A man labelled the architect of Victorian Labor's $388,000 rorts-for-votes scheme has defended the operation, saying he thought it was fine because parliament kept paying the bills.
Former treasurer John Lenders on Thursday would not elaborate on documents that said Premier Daniel Andrews had a casual electorate officer working for him while opposition leader in 2014.
Mr Lenders is being grilled by parliament’s powerful privileges committee after a damning Ombudsman report in March found Labor systematically misused $388,000 in parliamentary allowances to partially fund its winning 2014 election campaign.
The scheme saw public-paid electorate staff directed to promote party candidates.
Mr Lenders questioned the inquiry’s legitimacy, declaring he had not received “procedural fairness” and rejected the Ombudsman’s suggestion the scheme was an artifice.
“I believed I was working within an acceptable framework,” Mr Lenders said.
“It was a fraught option in a highly-charged environment of an election.”
Mr Lenders said he had “workshopped” expanding Labor’s long-established staff pooling arrangements with Department of Parliamentary Services secretary, Peter Lochert.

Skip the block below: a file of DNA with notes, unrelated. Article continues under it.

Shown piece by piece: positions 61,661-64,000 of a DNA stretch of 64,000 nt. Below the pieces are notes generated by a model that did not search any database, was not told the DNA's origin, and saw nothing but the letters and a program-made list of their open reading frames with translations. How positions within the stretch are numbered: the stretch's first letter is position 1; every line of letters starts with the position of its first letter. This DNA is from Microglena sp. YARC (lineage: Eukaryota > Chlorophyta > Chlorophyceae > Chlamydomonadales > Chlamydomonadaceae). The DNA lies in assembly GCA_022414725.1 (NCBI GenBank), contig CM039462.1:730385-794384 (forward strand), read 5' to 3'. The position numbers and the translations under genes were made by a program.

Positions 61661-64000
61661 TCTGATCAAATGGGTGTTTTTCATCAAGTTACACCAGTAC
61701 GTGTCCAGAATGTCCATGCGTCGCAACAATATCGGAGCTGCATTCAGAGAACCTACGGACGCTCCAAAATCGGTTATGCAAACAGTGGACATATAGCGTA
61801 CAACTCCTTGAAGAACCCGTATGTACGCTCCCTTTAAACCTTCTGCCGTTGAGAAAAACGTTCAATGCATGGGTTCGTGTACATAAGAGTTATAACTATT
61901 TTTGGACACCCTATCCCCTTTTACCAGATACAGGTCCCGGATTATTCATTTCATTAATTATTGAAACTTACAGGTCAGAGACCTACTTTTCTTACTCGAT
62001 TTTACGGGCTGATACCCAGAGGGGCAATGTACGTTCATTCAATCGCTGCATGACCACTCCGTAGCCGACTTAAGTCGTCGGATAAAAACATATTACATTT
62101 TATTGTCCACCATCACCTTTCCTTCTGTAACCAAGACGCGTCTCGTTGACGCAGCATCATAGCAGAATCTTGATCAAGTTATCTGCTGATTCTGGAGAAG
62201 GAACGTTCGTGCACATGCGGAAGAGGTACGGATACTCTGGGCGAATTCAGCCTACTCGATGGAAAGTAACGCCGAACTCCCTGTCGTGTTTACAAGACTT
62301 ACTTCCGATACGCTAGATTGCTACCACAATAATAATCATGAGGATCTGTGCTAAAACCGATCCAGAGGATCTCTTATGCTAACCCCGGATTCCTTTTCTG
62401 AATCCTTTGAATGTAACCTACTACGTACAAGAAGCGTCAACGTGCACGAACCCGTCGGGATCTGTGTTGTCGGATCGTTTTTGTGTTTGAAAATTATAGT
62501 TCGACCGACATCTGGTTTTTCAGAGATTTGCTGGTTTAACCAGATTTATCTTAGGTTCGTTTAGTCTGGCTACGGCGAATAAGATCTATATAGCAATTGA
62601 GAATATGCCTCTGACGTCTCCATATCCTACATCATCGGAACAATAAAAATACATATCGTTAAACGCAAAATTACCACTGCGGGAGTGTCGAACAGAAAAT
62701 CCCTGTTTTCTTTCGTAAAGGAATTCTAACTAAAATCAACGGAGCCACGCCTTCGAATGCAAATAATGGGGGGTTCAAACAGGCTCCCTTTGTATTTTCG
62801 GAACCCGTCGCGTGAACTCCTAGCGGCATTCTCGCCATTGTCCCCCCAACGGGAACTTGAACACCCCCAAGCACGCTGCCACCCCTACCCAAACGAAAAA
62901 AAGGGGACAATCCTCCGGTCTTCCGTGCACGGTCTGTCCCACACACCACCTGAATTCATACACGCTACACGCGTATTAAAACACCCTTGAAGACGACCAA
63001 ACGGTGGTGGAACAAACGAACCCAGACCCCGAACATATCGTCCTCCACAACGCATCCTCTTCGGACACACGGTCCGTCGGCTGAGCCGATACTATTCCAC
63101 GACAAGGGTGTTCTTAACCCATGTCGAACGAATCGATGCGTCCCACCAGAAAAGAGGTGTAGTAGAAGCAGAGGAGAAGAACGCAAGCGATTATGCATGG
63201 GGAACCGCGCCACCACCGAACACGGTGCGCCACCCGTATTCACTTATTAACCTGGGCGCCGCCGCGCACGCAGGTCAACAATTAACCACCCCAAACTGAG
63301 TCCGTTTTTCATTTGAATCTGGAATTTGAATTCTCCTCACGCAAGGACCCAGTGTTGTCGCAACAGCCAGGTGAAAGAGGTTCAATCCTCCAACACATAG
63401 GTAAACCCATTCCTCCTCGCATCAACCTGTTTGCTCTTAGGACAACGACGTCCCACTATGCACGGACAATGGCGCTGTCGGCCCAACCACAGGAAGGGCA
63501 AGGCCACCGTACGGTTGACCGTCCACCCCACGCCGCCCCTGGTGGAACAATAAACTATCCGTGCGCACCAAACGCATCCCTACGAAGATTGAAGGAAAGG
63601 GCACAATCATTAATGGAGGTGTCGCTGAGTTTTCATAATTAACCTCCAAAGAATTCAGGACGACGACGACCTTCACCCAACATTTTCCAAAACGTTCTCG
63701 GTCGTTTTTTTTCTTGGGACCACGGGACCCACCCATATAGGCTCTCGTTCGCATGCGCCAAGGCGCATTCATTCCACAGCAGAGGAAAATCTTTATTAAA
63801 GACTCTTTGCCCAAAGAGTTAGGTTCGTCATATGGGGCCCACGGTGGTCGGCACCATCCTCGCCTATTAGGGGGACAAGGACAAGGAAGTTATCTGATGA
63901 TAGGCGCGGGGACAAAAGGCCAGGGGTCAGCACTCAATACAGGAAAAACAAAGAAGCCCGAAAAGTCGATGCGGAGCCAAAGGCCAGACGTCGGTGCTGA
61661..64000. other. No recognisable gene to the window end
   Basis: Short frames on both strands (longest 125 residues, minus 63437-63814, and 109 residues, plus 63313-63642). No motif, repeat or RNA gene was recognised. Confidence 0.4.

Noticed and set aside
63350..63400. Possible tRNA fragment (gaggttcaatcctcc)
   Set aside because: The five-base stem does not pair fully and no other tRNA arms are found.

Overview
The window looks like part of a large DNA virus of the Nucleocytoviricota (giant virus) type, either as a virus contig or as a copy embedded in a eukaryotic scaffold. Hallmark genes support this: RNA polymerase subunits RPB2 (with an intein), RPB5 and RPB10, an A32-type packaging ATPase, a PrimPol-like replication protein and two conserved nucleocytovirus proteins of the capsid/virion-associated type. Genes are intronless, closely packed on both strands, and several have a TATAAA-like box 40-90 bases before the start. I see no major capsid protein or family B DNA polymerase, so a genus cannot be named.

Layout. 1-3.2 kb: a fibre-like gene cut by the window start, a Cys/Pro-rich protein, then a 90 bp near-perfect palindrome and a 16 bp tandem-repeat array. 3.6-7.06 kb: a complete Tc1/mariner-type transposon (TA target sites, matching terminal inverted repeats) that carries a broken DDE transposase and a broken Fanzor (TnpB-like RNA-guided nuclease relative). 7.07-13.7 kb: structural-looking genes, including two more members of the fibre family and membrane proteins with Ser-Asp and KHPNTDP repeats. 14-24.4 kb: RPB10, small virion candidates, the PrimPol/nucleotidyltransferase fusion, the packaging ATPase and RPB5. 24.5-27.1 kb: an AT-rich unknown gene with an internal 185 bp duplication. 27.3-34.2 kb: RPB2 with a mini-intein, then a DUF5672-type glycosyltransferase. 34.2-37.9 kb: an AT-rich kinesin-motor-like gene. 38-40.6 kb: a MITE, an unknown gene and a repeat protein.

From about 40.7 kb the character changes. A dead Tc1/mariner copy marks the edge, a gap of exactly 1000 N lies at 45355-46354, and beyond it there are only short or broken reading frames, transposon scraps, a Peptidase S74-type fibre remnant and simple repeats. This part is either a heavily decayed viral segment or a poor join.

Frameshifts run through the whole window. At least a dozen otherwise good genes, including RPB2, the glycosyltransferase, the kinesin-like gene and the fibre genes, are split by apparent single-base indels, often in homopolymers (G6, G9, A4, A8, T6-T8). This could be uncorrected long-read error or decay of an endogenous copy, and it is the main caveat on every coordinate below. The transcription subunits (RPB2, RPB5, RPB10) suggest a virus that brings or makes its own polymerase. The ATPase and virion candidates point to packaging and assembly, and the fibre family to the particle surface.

He worked out a way to increase staffing by using the communications budget.
“When I went to parliamentary services I wasn’t going to tell them exactly what they (the staff) were going to do,” Mr Lenders said.
“You’ve got to try it on and if (parliamentary services) pay, you know it’s met their ultimate test.”
Mr Lenders believed the scheme was legitimate when it started in late 2013 but acknowledged it became “grey” when field officers who doubled as electorate officers started “proselytising” closer to the election.
“I should have paid more attention,” Mr Lenders said.
Mr Lenders made a statutory declaration to the Ombudsman that mentioned a casual electorate officer was working at Mr Andrews’ Mulgrave office.
The former treasurer said he didn’t know who paid for that officer and that he had nothing further to add to his declaration.
Sitting upper house MPs Nazih Elasmar, Adem Somyurek and Jenny Mikakos are also expected to give evidence on Thursday.
Victoria Police Chief Commissioner Graham Ashton has already revealed the force was again looking at whether to launch a criminal investigation into the scandal.
Ombudsman Deborah Glass told the committee decades-old staff pooling arrangements by Victorian Labor made it confusing and difficult to investigate and MPs who signed up seemed to genuinely believe they were acting within the rules.